The police department in Portland, Oregon, is now offering people advice on where to buy marijuana. Seriously:
Sure, this is by and large just a silly tweet. But it shows just how far marijuana legalization has come over the years — to the point that a major police department, the agency that used to enforce the prohibition of marijuana, is now giving tips on where to buy it.
Imagining something like this would have been tough just a few years ago. In 2005, just 36 percent of Americans supported full legalization, according to Gallup surveys. And in 2010, California, the first state to truly legalize medical marijuana, rejected a marijuana legalization ballot measure.
Within just a few years, the political climate has completely changed. In 2015, support for legalizing marijuana hit 58 percent. Four states (Colorado, Washington, Oregon, and Alaska) and Washington, DC, have legalized the possession of marijuana, with the four states also legalizing pot’s sale for recreational purposes. And at least five other states, including California, are expected to vote on whether to legalize in November. Whereas legalization supporters were largely dispirited just a few years back, they now regularly refer to federal legalization as “inevitable” and “a matter of time.”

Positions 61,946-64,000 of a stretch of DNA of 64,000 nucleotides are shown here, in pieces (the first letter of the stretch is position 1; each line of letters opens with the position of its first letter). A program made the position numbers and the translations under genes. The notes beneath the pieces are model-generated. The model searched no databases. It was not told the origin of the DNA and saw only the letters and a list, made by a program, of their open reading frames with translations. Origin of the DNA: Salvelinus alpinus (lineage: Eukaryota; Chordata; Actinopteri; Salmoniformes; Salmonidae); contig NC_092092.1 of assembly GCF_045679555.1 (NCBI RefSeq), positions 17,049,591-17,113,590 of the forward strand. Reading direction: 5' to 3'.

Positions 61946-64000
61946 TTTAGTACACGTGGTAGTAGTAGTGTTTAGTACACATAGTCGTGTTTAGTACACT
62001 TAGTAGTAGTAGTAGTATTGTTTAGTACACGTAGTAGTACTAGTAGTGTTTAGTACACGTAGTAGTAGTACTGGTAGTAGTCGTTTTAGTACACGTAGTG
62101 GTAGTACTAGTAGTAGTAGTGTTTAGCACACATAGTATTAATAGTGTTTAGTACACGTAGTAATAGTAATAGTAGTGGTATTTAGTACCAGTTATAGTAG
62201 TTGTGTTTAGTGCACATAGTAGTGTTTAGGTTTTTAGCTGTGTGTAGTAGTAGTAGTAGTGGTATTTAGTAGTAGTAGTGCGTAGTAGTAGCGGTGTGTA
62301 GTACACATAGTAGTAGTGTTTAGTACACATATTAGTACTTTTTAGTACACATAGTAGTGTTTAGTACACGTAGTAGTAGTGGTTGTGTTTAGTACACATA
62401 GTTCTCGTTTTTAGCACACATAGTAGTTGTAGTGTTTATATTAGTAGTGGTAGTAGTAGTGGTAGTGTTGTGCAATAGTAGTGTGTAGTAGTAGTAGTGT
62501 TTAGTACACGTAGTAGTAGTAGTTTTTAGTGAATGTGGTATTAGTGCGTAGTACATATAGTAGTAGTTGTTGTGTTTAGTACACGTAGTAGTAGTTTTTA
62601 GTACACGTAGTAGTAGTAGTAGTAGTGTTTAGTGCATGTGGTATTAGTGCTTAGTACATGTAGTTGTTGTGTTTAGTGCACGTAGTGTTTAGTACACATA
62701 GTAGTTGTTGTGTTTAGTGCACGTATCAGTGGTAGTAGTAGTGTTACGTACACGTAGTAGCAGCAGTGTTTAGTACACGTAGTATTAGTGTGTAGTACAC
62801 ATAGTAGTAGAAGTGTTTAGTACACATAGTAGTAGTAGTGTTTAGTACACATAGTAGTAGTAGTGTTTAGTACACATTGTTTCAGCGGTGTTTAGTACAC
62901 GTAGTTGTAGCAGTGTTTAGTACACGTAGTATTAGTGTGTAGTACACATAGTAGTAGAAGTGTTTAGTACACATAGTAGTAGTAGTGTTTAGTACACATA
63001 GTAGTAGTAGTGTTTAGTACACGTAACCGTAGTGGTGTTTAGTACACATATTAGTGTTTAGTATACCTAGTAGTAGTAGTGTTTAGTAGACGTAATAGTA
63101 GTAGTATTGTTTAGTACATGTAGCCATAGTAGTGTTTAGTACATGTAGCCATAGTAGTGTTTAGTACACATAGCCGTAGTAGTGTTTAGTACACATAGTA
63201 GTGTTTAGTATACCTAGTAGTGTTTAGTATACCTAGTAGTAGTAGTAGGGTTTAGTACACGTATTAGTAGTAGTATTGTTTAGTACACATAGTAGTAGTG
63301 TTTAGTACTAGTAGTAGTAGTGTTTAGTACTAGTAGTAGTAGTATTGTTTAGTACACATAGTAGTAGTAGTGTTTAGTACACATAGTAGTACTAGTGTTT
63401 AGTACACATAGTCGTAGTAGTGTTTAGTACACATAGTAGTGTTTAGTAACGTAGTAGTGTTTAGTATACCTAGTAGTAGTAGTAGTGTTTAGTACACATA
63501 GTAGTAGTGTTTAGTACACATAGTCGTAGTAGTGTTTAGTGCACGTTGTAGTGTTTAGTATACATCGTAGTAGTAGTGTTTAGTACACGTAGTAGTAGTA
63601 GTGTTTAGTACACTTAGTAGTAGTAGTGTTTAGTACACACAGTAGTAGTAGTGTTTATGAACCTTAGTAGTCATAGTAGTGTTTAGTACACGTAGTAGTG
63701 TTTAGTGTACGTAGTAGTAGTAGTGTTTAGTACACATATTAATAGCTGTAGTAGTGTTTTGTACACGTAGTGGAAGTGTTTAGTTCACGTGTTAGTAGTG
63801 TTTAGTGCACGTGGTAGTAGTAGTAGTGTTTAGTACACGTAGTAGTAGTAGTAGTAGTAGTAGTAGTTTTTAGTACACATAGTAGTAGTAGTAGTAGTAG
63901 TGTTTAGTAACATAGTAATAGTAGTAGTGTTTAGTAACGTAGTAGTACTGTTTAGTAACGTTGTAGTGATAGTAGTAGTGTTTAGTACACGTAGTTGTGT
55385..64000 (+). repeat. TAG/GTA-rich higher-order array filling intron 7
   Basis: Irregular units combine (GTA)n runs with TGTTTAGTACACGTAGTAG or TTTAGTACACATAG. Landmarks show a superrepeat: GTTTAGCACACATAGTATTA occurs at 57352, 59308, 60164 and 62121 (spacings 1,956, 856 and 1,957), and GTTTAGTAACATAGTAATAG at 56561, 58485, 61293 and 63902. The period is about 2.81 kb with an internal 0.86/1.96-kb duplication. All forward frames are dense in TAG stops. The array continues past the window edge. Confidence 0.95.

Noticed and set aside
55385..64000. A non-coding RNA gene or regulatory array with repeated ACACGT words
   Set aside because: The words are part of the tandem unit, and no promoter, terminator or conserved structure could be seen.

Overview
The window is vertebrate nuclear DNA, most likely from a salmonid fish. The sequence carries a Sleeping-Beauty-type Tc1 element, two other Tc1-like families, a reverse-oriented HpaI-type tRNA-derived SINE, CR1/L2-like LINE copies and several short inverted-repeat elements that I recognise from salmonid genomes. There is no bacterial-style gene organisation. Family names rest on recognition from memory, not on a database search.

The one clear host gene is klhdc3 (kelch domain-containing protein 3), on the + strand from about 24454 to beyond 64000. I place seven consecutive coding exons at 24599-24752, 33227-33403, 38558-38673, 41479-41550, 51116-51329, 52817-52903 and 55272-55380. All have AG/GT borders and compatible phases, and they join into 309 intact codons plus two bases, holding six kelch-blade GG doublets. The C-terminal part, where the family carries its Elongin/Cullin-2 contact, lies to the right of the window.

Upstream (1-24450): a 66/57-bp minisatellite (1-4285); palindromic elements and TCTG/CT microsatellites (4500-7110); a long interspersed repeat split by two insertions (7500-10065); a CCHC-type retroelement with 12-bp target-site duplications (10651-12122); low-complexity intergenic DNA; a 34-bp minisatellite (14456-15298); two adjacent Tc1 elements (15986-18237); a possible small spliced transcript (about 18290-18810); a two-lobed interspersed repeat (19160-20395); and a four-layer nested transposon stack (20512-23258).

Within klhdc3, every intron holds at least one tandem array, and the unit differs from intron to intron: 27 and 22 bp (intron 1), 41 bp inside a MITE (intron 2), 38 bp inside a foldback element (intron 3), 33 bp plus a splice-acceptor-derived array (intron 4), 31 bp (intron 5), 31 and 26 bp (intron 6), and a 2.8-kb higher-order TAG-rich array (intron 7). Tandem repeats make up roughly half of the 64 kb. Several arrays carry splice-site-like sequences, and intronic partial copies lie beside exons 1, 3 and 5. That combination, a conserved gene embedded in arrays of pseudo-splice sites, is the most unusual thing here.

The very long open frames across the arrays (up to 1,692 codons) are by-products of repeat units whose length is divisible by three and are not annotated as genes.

When a big city’s police department is tweeting about where to buy marijuana legally, it's easy to see why advocates are now so confident. It’s a remarkable shift.